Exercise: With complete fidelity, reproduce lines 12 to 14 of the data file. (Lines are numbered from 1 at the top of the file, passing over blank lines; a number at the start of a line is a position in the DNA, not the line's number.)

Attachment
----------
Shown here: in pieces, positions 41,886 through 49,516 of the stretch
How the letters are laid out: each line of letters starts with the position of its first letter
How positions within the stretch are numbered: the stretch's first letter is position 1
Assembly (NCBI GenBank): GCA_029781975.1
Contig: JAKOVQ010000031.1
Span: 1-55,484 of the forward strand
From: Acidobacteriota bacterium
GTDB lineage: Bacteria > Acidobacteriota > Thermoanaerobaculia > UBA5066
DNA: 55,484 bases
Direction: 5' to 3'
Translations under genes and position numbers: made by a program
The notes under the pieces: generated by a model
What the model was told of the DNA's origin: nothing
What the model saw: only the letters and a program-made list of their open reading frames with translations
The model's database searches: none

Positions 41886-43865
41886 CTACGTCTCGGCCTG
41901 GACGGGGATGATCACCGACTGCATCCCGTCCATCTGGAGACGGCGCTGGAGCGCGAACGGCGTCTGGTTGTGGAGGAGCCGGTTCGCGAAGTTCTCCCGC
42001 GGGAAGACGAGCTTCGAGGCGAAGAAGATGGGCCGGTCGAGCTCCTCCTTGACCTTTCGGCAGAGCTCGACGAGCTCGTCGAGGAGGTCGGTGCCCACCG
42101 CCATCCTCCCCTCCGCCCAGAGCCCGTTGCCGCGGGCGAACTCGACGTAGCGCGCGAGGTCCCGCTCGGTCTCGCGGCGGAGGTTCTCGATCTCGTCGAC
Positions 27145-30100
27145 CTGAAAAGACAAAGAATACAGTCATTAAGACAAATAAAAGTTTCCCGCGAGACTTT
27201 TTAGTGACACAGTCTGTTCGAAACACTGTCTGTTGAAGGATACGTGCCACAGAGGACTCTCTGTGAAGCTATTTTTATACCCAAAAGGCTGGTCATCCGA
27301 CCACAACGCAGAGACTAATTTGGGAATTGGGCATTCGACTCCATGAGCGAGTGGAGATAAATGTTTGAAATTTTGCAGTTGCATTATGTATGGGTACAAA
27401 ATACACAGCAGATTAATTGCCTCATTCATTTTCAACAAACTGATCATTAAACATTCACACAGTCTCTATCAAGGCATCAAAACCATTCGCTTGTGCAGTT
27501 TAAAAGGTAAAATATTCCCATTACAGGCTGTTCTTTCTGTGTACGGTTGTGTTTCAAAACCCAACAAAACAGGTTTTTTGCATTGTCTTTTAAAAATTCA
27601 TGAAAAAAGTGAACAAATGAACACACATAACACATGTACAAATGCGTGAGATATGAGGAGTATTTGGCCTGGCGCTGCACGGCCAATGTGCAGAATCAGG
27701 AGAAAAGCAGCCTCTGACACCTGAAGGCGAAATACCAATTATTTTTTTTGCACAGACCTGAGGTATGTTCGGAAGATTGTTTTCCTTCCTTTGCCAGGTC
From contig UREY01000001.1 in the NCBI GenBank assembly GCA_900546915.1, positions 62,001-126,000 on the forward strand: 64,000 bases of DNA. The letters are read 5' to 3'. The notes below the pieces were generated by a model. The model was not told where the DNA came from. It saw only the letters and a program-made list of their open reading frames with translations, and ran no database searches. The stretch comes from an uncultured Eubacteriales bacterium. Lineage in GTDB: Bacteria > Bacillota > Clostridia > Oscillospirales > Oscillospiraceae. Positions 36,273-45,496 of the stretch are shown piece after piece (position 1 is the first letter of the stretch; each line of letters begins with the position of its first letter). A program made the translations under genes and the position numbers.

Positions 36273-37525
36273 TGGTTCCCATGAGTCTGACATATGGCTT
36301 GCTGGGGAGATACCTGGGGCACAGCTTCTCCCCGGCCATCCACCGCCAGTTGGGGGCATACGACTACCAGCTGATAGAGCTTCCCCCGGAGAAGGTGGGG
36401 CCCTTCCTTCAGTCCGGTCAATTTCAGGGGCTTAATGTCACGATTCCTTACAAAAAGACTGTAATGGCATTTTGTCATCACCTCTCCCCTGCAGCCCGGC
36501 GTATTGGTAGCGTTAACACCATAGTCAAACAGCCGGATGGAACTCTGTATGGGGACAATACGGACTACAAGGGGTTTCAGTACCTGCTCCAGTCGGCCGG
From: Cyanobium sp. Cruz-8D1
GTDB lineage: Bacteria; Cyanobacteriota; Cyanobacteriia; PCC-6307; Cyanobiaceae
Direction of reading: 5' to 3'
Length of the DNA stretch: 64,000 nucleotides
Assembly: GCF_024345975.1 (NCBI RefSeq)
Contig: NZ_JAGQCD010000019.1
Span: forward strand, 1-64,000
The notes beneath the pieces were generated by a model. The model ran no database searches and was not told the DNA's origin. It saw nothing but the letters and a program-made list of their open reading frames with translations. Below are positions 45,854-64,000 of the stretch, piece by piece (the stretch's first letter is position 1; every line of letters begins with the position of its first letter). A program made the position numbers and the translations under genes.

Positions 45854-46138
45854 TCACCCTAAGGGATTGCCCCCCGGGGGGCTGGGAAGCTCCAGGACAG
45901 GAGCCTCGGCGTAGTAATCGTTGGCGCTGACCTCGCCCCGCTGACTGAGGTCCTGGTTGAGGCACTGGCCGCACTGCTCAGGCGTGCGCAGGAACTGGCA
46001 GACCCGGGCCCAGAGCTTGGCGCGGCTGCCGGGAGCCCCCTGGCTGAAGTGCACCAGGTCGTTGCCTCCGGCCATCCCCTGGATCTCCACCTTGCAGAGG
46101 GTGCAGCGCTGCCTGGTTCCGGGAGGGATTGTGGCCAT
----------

The notes under the pieces: generated by a model
What the model was told of the DNA's origin: nothing
What the model saw: only the letters and a program-made list of their open reading frames with translations